Bounce Forward (a national charity that specialises in practical resilience training and curricular for schools) is working with academics at the LSE to implement several programmes which use cognitive behavioural therapy to improve pupils’ wellbeing, resilience and motivation. The programmes run consecutively, each lasting 10 – 15 weeks, so that participating pupils take part in the project for four school years from Year 7 up to GCSE. The programmes take about one hour per week and replace schools’ current Personal, Social, and Health Education lessons.
There is a great deal of evidence which suggests that non-cognitive skills are as important as cognitive skills in determining academic results, and that children from poorer backgrounds tend to have weaker non-cognitive skills than their better-off peers. A recent meta-analysis suggested that programmes aimed at promoting pupils’ resilience and wellbeing could have a significant impact on academic achievement. This project is therefore a promising solution to what appears to be a major problem for disadvantaged pupils.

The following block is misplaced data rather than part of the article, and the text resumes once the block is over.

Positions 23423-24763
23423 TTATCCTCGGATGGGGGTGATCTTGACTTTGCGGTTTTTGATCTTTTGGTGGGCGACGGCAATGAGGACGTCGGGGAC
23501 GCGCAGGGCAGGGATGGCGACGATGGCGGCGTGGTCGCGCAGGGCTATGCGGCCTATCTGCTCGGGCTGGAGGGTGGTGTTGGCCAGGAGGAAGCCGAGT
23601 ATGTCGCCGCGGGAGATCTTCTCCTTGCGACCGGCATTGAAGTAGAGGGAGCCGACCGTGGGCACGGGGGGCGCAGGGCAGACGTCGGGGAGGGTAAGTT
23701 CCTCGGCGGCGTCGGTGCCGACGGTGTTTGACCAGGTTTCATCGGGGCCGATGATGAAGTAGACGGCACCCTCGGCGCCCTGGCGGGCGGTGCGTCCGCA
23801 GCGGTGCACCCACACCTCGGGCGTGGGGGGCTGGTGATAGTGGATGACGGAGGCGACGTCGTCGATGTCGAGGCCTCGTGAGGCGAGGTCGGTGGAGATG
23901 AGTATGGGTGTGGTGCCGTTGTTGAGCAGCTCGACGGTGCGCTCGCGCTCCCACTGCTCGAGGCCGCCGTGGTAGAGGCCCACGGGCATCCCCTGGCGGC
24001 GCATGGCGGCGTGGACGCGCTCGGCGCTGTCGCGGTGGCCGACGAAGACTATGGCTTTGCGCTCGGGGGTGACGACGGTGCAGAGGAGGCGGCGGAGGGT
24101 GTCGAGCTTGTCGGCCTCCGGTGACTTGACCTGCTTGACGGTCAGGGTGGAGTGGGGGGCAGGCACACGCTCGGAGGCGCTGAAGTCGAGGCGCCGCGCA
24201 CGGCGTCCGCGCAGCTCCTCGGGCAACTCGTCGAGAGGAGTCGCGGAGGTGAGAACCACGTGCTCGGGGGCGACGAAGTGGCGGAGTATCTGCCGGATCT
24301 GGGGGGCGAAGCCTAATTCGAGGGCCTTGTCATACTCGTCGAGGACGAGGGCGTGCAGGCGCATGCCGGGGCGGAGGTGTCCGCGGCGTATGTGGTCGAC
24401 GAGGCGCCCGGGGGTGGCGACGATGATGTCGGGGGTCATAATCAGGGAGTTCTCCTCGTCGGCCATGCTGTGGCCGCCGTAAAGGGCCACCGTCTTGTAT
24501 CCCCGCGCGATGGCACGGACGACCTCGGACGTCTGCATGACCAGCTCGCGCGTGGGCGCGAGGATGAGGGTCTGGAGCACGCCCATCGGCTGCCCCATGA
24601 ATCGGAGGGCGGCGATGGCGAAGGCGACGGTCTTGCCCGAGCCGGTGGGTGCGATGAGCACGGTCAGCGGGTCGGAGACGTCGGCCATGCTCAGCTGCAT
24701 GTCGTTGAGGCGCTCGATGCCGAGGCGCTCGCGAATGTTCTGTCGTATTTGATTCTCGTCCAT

A team from the National Institute for Economic and Social Research, led by David Wilkinson and Heather Rolfe, are evaluating this programme using a randomised controlled trial across thirty schools. The treatment schools began the programme in Year 7 in September 2013 and the control schools will begin the programme with Year 7 in September 2014. This means the Year 7 children in the control schools in 2013 will act as a permanent control group.
To view the project’s evaluation protocol click here.
The evaluation report covering academic outcomes will be published in Spring 2020. An evaluation report has been published covering the health outcomes of the project.